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Telling the Truth

Updated: Jul 28, 2021

Welcome to my revamped author site! First, thank you to Airoz Digital Media, who crushed it. They were recommended to me by a colleague and friend from the way back days of New York City government. Life feels like time travel sometimes, and I love it.


I had hoped to go live with the news that I, too, am crushing it. I mean, I did survive my first ambulance jaunt recently! I discovered a few new things in that loud hospital bus. First, herbal supplements don't play. Second, when people talk about being drawn into a warm yellow glow because they are crossing over to the other side, it's definitely the benzodiazepine drip. One point to the atheists.


I wrote a novel during the shutdown. This was crushing-ish because it was my first attempt, and it poured out of me like a song, and I fell madly in love with writing the fiction, and everyone who has read it -- that total is up to five or six now -- thinks it's a great story, and I have started research for another novel because in addition to the covid virus, I got the fiction bug, too. All of these statements are factually true.


What is truth, though? I think it is more than a set of factual statements. It's more like a skinny bundle of reality + sincerity + vulnerability. I am all about truth right now. Living it, loving it, living it, loving it. To me, this means accepting things about myself that I would prefer didn't exist. And approaching hardships with curiosity rather than fear. And speaking out on my struggles rather than tiptoeing down a shame spiral and trying to disappear myself before anyone notices I messed up.

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The pandemic gave me this feature. Prior to the year twenty-twenty, I had been writing comedic yarns. I'll get back there with this new project, I hope. I strongly believe that humor is a wonderful way to deal with human frailty -- until you feel so frail, that nothing seems funny, and jokes sound wicked, and how dare you make light of unspeakable tragedy. Our four-year national political crisis -- with all its wrath and wrongness and wreckage -- stripped away certain of my social façades. It trained my full attention on human frailty. Including my own. And it exposed dramatic fault lines in society, into which many of us -- thinking people, anyway -- are all still gazing. In 2020, especially, I took refuge in truth.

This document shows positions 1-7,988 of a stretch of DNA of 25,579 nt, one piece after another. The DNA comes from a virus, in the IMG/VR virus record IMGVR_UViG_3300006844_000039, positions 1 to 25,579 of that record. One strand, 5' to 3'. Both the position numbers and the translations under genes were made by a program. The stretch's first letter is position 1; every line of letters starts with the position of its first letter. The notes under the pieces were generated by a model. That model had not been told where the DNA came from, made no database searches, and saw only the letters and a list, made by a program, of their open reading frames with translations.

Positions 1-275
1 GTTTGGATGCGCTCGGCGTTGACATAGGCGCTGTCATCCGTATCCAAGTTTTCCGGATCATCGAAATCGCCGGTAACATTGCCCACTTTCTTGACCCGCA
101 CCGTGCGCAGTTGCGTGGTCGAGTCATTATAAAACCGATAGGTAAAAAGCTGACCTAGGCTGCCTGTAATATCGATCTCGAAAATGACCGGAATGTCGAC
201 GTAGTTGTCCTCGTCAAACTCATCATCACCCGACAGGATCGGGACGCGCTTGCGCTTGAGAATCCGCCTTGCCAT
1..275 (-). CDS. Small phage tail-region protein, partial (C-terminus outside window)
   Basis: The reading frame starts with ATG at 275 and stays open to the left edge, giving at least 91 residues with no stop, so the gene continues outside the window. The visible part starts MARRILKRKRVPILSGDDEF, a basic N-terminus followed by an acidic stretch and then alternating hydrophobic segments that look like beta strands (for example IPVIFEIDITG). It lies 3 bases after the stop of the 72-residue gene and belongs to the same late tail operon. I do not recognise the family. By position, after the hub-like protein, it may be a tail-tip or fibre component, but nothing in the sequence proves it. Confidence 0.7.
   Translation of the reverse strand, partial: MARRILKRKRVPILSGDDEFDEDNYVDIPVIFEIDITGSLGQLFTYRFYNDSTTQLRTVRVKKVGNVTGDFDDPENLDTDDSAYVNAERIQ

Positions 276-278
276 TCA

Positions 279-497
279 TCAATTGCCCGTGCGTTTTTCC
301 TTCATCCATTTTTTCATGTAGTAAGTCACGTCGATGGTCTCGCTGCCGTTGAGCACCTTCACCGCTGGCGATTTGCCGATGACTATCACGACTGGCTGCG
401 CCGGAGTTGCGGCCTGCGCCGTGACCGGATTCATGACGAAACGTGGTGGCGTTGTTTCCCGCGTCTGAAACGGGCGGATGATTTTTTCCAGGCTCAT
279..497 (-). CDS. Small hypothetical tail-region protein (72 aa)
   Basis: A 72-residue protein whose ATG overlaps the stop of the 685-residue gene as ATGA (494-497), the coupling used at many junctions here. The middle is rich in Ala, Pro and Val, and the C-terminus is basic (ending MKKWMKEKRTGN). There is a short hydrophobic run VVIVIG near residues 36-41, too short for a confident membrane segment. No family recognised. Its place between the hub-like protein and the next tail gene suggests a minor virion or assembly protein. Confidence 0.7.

In fact, the overt assault on civil rights and the general backsliding of humanity made me feel that I had to say something... serious. I have a serious personal backstory: My PhD field was white supremacy culture in the post-Reconstruction American South. Here it all was in Drumpf's America, rushing back to the future, to haunt our civic life like Banquo's Ghost. No, it was never gone. But Trumpism looks specifically so much like White Redemption (historical term) at the turn of the century that at one point, I emailed my PhD advisor and said, "I should have published my dissertation." You should, he said. Sorry, Robin, I didn't. But I did pull my research from the cobwebbed basement file cabinet, and whip up a work of historical fiction, based on real events and people.


Spoiler: The subjects of my dissertation were very rich, global businessmen. They were also rabid and violent and dangerous white supremacists. Statutes of them, paeans to the alleged progress they brought to America, still stand all across the southland.


My novel is a story for this time, I think. It is timely and poignant. So, why am I not crushing it?


The easiest explanation is that my work is timely, poignant trash, and everyone, including my own mother, has been lying to me.


A more self-serving and systemic explanation is that the publishing biz is in a free fall. People have been saying this for decades, of course, but nobody really knows what's happening in there because it's all so cryptic and opaque, so we can keep saying it. It doesn't bode well for timely and poignant history lessons that unless you're a celebrity, a famous politician, an infamous lout, a previously-bestselling author, and/or someone with enough money to hire a private PR firm to promote yourself -- yes, it does happen -- it's just very hard to get an agent, and a book deal. I only got an agent in the first place because some television people needed a cheap nobody to funny up their book. Counterfactual: Really good books by other nobodies do get published. So it's good to ask questions like: Who are the gatekeepers in this business? What gates are being kept? For what reasons? But I don't know if profit problems really explain anything.


Part of the problem might also be that I'm white.